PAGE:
After a seismic twelve months in the brief history of data breaches, Data Privacy Day 2019 could not be arriving at a more opportune moment. In the past
With more sensitive data stored online than ever before, there is an even greater need for individual citizens to ensure that they understand the implications and have effective privacy measures in place as they move about the web. Human weakness remains the hackers’ go-to target when looking to make off with our personal data, not to mention their primary avenue for breaking into corporate networks to harvest data en masse.
And yet, in terms of the broader public consciousness, there remains the sense that data still isn’t being recognised as a major priority. We, the public, may be more aware that our data isn’t always secure, that it may have been shared with third parties without our consent. We may even claim that we’d cease to do business with an organisation that admitted to compromising our personal data. But as individual participants within our data-driven economy, we’re still not sufficiently engaged with privacy issues, or enabled by technical know-how, to make the sort of substantive, lasting changes required to keep our digital selves safe and secure.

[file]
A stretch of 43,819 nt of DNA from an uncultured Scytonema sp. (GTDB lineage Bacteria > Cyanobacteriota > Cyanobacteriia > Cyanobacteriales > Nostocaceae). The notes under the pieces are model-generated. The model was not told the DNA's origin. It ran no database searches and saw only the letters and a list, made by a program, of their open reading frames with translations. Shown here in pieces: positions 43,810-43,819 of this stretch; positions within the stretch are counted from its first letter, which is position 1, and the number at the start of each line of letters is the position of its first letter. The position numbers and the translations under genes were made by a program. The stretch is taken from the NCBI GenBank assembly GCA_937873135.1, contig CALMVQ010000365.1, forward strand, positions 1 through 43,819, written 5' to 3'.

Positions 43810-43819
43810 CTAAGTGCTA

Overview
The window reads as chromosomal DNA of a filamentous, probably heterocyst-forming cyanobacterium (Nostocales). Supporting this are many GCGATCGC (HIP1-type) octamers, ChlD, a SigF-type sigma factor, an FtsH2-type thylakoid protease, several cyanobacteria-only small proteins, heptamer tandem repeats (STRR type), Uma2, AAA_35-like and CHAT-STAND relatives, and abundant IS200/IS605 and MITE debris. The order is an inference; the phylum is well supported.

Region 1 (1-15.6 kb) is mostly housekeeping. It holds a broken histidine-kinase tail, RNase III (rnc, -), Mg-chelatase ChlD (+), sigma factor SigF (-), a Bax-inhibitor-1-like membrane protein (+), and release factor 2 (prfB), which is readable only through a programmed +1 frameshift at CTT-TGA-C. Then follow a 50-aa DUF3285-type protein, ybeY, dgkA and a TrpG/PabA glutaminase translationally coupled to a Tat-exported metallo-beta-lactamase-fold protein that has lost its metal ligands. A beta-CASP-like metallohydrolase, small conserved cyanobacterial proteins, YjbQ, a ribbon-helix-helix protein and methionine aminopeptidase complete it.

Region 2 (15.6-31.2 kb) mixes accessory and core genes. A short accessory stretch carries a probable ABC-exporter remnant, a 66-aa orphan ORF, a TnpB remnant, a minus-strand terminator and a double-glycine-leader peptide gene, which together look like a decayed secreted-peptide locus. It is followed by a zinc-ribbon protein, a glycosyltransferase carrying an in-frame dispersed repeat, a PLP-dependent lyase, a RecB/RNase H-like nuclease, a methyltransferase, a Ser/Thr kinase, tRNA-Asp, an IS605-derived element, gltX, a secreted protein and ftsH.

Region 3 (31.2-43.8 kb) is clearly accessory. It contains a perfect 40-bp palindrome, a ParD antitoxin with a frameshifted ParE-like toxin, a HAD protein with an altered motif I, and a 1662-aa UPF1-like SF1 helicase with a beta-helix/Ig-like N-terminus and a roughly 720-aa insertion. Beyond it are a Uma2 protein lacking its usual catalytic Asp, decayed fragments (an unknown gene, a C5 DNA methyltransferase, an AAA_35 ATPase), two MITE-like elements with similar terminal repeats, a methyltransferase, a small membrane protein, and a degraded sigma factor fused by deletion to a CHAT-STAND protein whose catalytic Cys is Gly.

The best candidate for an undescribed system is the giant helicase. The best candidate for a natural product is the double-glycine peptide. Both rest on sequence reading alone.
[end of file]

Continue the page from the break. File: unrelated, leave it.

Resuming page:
Against this backdrop, Data Privacy Day feels too slight, too fleeting. We have just one annual 24-hour window in which the issue is supposed to be lauded and promoted, and even then, Data Privacy Day is forced to vie for the public’s attention against Fun at Work Day, National Kazoo Day and National Pizza Week. Pizza may be important; data privacy is fundamental.